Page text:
Research and News

Going to the dentist can be a major source of stress for parents and children alike. It's important for parents to teach their kids how to handle visits to the dentist in with as much maturity and calmness as possible. Find out how to do that here.

If you've been following along with the series, you're probably wondering what the research findings you have read about can be applied to your life. In this article, you will learn more about the strategies and techniques experts teach to people with depression and anxiety disorders to help them manage their condition.

How does a person with depression think as compared to a healthy person? What about someone who has social anxiety? There are some exciting findings which reveal more about the perspective of a person with depression or social phobia. Read more here.

You've probably heard the expression "Think positive!", and at times you may have found such advice to be impractical or unrealistic. Before you scoff, though, you may want to read this article. Research in psychology has shown that people with certain mental health disorders are more likely to have unhealthy thought patterns.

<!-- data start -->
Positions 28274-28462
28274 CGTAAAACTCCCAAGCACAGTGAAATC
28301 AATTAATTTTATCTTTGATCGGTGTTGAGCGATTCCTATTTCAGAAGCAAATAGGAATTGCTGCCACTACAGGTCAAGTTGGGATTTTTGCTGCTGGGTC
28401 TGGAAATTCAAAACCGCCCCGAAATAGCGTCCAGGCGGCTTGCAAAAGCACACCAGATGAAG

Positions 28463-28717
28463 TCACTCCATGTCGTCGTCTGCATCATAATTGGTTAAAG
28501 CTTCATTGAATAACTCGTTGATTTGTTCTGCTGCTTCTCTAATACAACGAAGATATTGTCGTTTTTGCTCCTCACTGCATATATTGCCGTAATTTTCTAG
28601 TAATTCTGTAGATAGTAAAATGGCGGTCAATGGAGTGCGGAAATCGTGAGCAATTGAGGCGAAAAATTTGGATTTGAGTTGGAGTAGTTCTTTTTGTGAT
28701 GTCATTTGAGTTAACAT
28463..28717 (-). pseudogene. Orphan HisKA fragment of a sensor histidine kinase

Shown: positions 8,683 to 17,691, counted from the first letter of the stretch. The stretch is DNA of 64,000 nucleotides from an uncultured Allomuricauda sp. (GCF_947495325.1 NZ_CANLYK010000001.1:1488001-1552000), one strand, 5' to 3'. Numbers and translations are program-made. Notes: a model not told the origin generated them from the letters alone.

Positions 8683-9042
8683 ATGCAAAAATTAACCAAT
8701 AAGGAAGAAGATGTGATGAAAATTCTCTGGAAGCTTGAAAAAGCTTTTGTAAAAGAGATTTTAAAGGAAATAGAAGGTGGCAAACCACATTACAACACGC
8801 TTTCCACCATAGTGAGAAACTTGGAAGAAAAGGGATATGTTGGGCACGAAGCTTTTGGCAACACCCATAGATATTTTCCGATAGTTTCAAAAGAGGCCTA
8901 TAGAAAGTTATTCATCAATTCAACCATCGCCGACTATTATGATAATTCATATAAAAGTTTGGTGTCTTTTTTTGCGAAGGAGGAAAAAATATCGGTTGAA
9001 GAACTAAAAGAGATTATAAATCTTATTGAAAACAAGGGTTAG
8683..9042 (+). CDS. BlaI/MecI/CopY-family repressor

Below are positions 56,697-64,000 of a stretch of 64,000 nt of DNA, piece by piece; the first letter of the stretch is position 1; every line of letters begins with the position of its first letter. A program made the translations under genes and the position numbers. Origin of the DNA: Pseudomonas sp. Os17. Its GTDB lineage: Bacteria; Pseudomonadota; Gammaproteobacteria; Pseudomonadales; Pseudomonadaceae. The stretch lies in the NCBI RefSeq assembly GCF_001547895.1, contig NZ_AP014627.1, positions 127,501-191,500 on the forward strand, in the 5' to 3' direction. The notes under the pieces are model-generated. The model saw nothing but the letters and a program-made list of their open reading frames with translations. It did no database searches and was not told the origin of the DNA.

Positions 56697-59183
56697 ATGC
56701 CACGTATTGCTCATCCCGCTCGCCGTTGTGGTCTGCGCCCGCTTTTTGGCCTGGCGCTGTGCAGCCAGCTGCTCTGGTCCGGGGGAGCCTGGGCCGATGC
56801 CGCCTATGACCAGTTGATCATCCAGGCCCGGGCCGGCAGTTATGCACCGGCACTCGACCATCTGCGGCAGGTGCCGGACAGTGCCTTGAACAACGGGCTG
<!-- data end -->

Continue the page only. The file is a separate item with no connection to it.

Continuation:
In the previous part of this series, we went over what OCD and hoarding are. From reading Part 1, you should have a good idea of what both illnesses look like and who is affected by them. In this second part of the series, we will discuss a study which examines how OCD and hoarding differ.

Since the show Hoarders appeared on the air, people have become more aware of the mental illness that causes someone to compulsively collect items and refuse to get rid of them. But does everyone who hoards have OCD? Read this article to find out what researchers have discovered about OCD and hoarding.

In a study from last year, researchers investigated the relationship between anxiety/stress and decision-making. Anxiety has effects on the mind and the body which change the way you react in certain situations. Find out what anxiety does to you and how you can learn to keep a clear mind.

In a desperate or stressful situation, most people feel a higher amount of anxiety than usual. When this happens, what do you tend to do? Ask for advice from those around, you, of course! But is this always a good idea? Read more about it here.

As with many mental health disorders, experts have differing opinions on why people develop social anxiety. An interesting theory in psychology proposes that social anxiety may be related to levels of the hormone called progesterone. Read more about the potential link between progesterone and social anxiety.

Dietary supplements are recommended for people with all kinds of ailments. But could adding certain things to your diet actually help you to feel less stressed, less anxious, or less depressed? According to a new article, the answer is yes! Read about it here.
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